The young lad, Joseph Schooling, has come of age in so many ways, bringing together a nation through sport. By Kannan Chandran
Making a big splash, Joseph Schooling set a number of records in motion on his way to winning the 100m butterfly at the Rio Olympics.
Winning Singapore’s first Olympic Gold was historic! Epic! Brilliant!
Doing it in an Olympic Record time of 50.39 seconds and leaving the three silver medalists — American Michael Phelps, Chad le Clos of South Africa and Laszlo Cseh of Hungary — far behind was smashing.
Hearing the Majulah Singapura for the first time on the global stage was emotional. Did you rise to the occasion as Schooling sang along, hand on heart?
Beating superstar Phelps, the most decorated Olympian, three times on the way to the Gold medal was a show of much promise, not just for the individual, but possibly for the nation.
Now, there will be fresh interest in the latent talent that the little red dot may have to offer the sporting fraternity. There’s certainly a lot invested in the infrastructure and hardware, so it’s time for the software and heartware to get a huge shot in the arm.
Schooling has his parents’ unwavering support and belief in their only child to thank.
May and Colin Schooling’s love for their son supported rather than drove him to success. Schooling pushed himself in determined fashion to take the race to his childhood idol, Phelps, and beat him on the world stage.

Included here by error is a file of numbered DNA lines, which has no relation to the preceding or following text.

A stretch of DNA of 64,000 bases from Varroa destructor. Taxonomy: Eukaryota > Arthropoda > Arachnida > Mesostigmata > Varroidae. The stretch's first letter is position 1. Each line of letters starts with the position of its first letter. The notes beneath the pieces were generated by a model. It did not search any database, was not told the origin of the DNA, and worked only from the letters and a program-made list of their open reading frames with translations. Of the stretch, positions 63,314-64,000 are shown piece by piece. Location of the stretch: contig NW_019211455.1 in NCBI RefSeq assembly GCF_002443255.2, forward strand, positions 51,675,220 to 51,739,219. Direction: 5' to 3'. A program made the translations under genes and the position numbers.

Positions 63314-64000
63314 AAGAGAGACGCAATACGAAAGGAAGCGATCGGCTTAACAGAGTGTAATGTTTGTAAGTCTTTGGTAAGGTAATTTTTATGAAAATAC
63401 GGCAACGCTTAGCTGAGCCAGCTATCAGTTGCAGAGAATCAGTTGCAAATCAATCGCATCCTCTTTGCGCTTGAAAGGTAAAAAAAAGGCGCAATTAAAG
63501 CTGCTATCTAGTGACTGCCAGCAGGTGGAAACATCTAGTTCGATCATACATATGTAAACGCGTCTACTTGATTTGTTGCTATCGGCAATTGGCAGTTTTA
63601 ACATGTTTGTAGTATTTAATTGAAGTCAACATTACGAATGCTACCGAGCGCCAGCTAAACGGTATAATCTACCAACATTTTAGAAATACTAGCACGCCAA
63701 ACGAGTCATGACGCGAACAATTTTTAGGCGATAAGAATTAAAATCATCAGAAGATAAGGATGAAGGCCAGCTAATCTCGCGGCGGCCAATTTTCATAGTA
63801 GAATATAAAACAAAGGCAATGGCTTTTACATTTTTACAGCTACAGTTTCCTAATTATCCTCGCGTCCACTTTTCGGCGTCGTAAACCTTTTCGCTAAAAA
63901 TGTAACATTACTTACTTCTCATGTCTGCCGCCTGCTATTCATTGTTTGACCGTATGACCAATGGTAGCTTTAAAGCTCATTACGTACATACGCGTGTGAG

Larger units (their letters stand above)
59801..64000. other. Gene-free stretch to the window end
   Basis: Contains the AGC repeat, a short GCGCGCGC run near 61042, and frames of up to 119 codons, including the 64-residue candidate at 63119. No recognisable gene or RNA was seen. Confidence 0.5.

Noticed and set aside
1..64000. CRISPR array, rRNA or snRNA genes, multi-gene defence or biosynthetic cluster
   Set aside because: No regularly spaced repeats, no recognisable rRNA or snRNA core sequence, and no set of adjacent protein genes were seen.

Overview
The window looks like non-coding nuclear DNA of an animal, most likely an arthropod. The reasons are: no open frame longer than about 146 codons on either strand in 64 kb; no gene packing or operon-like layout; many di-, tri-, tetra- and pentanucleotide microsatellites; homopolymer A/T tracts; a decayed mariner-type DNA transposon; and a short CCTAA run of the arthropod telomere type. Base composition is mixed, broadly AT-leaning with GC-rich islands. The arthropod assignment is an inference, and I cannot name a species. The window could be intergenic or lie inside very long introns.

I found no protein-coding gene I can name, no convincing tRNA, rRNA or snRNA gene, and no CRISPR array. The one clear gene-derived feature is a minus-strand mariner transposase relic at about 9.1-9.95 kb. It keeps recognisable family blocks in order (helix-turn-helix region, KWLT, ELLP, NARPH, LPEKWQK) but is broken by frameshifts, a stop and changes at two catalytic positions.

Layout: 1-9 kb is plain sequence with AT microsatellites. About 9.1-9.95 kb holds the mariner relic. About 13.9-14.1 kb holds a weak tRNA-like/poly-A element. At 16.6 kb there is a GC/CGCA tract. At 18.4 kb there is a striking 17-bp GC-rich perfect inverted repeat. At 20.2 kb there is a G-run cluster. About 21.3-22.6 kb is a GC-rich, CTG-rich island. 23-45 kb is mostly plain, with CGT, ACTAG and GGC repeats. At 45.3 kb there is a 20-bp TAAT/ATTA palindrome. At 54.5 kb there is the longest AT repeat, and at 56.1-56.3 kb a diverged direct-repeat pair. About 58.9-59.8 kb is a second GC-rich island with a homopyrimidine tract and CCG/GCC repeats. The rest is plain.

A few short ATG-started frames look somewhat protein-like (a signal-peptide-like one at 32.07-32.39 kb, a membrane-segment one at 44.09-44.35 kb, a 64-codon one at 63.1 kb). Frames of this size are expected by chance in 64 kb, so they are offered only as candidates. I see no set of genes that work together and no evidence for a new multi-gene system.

The Eurasian lad may have splashed his way to gold, and will likely make greater waves in time to come, but he’s also showed the multi-racial country that sport is perhaps a wonderful way to unify a nation.
Sport has seldom factored high in the psyche of the Singapore parent. Not at a level that Schooling has taken it. Parents might dream of their children becoming famous athletes, but invariably, a steady job and life’s practicalities will take precedence in the scheme of things. But sport offers an opportunity to be part of a village of different races, religions and backgrounds, rooting for the same cause.
They may not all become Olympic champions, but it will complete their schooling.